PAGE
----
ORIGINS OF THE HANDIE TALKIE
 THE FORERUNNER OF TODAY'S  CELLPHONE 

by Greg Whiter, VK3CA

 

Page 1 of 2 - 74 Years Old in 2014

Handie Talkie model SCR536 (BC-611)

The humble Handie-Talkie, which most of us have come to accept as being an integral part of our amateur radio inventory today, celebrated its 74th birthday during 2014. Like many of the other technological advances of that time, the handie-talkie was conceived and born of the Second World War. Its conception was driven by the US Army’s requirement for a small, lightweight, user friendly voice radio, which would provide short-range communications within the battlefield at section and platoon level. 


Starting life as the US Army Signal Corp’s SCR-536 (BC-611) short range radio set, it quickly attracted the name “handie-talkie” because of its ability to be operated in one RCA miniature valve - 3S4hand against the side of the head. 

The SCR-536’s small size (seen above) can be attributed to its use of RCA’s then advanced new miniature “all glass” 7 pin battery valves (shown at left), which first appeared on the US market in early 1940[i], but were not seen outside the US until after the war (AWV released them in Australia during the late 1940’s). 

The SCR-536’s design was years ahead of its time and far better than British Manpack Radioanything then available to the Germans, Japanese, Russians, British (shown at right) or Australians; all of their offerings being generally low performance, large, “Man-packed” units.

  

WHO WERE THE HANDIE-TALKIE’S INNOVATORS

The Galvin Manufacturing Corporation of Chicago, founded Paul and Joseph Galvinby Paul and Joseph Galvin (shown to the left) in 1928, initially produced AC mains battery eliminators for use with the popular battery powered broadcast radios of the time. However they also became more and more involved in the demand for mobile and fixed broadcast radios for the home market as well as early US Police FM communication systems.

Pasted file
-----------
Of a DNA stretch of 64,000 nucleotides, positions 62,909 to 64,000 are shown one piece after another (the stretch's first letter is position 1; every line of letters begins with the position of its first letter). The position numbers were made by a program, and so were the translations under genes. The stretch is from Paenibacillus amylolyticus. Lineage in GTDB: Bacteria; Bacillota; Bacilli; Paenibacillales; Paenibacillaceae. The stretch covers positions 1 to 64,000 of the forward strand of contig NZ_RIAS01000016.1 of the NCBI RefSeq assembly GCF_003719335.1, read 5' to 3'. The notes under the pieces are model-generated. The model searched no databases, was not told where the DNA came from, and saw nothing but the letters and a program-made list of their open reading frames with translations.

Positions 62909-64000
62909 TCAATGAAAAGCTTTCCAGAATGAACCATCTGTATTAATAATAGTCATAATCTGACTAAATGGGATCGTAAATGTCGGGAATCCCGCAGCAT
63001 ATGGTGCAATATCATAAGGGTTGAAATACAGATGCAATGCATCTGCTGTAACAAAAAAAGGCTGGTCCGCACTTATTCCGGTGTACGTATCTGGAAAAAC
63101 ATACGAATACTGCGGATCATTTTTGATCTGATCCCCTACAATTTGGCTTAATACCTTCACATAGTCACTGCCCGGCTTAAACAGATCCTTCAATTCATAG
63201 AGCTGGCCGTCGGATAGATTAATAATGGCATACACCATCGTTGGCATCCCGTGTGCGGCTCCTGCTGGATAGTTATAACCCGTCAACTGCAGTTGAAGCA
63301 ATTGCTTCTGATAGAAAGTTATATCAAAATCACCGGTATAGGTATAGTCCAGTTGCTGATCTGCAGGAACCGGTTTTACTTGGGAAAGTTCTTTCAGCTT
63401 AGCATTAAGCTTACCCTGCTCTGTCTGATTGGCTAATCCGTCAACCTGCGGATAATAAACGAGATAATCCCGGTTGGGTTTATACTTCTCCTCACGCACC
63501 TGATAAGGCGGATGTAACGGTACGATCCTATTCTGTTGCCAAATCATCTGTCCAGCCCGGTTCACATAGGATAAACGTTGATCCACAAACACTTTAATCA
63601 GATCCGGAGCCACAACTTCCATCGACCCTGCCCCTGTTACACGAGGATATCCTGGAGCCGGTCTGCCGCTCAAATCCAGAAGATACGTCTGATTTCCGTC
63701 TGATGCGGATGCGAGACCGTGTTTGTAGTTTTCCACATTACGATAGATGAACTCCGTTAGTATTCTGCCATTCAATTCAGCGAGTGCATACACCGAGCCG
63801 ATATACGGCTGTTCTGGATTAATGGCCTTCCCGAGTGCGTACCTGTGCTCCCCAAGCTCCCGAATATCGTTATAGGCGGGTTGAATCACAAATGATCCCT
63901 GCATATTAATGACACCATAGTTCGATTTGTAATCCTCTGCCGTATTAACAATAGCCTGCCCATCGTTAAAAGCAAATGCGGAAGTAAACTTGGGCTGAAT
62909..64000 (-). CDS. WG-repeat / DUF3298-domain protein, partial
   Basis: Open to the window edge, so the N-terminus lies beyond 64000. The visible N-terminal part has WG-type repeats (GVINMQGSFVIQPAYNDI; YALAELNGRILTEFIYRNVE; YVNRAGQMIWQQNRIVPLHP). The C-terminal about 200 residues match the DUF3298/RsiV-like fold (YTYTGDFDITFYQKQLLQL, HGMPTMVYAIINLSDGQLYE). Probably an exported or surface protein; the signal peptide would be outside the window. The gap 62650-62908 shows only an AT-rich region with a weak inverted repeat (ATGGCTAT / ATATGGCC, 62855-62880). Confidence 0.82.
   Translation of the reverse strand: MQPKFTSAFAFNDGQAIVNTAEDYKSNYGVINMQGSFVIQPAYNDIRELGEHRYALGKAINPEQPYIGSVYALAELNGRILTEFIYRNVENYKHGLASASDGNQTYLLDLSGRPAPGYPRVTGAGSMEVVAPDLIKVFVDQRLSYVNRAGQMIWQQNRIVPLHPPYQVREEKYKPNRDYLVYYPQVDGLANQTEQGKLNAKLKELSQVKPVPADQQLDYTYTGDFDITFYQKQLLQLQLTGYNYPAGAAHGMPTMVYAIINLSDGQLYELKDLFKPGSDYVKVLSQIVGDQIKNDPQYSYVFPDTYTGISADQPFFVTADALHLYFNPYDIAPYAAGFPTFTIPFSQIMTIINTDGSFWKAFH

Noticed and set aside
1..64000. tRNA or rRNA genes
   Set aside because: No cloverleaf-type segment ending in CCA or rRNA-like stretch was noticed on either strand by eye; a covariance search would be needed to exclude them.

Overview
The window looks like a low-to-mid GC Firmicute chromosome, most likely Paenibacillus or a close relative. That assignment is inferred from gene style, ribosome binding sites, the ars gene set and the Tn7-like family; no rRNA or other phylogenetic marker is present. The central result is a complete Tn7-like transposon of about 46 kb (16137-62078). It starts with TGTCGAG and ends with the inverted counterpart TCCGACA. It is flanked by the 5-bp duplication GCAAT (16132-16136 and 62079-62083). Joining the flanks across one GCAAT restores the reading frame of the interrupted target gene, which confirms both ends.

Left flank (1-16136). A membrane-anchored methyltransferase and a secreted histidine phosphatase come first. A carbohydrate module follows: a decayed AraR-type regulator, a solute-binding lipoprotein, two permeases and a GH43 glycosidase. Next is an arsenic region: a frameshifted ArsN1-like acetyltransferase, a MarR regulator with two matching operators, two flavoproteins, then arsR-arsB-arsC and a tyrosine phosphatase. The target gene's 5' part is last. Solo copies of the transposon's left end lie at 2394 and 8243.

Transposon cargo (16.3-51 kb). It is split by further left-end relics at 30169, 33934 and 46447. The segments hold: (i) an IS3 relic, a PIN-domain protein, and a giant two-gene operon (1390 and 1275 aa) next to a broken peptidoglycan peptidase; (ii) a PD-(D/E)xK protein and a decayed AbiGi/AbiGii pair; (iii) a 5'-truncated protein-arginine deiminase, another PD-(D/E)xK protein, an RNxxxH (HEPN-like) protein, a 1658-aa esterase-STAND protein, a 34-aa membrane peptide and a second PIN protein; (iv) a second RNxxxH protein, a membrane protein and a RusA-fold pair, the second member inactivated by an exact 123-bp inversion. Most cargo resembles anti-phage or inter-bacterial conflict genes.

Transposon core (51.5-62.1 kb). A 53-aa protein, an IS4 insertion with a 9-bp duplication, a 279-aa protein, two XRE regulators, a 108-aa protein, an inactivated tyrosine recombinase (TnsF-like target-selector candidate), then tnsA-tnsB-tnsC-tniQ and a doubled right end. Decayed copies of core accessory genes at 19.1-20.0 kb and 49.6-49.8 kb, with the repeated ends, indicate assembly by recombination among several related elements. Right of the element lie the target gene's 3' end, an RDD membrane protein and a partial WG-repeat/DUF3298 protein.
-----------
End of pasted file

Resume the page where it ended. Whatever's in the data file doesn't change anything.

Galvin’s product trade name was Motorola, which represented ‘Radio on the Move’. In 1948 the Corporation became Motorola Incorporated and was one of the first manufacturers of television receivers for the emerging US mass A 1940's Galvin Billboardmarket. Motorola’s continued innovation over the years has made it the well-known household name it is today.

 

During World War 2 Galvin also designed and produced a variety of communication equipment for the US Government, however their most famous is without a doubt the SCR-536 (BC-611) Handie-Talkie.

 

In 1940, with Europe at War and the rumbles getting ever closer to US shores, Paul Galvin (1895 to 1959) authorized a team, lead by chief engineer Don Mitchell, to design and build a light, portable, infantry radio set. This resulted in a uniquely packaged high performance, self contained, hand held radio that weighed around 2.5 kg. In 1941 the US Army Signal Corp placed a Contract with Galvin and by 1945 130,000 units had been manufactured under the designation SCR-536SCR536 in the field during WW2 (BC-611).

WW2 Quartz Crystal
As an aside, Galvin also coordinated 30 other manufacturers, implementing quantity production techniques, which resulted in the eventual delivery of 35 million quartz crystal units (shown to the left) during WW II.

 

During the 1940's, amongst other activities, Paul Galvin's interests saw him serving as president of the RMA (Radio Manufacturers Association). Shown to the right and below are extracts from a1940's Motorola advertisement

On May 22 1951 Motorola Inc. registered the trade mark "Handy Talkie" with the US Patent and Trade Mark Office..



Motorola Galvin Ad

  [i] Australia's AWA Radiotronics journal announced the release in the US of the 1R5, 1S5 and 1T4 in its February 1940 issue, while the 3S4 were not announced until February 1941.
 

Next Page - SCR-536 Technical Description

Other Web Articles by the same author   EARLY YAESU MUSEN EQUIPMENT IN AUSTRALIA 
HISTORY OF RADIO - 600 BC TO THE EARLY 1920'S
 
THE HISTORY OF CLARK MASTS
THE EARLY HISTORY OF GFS ELECTRONICS

 

Any comments on this article should be directed to the author, Greg Whiter at: GregWhiter@portablemasts.com.au

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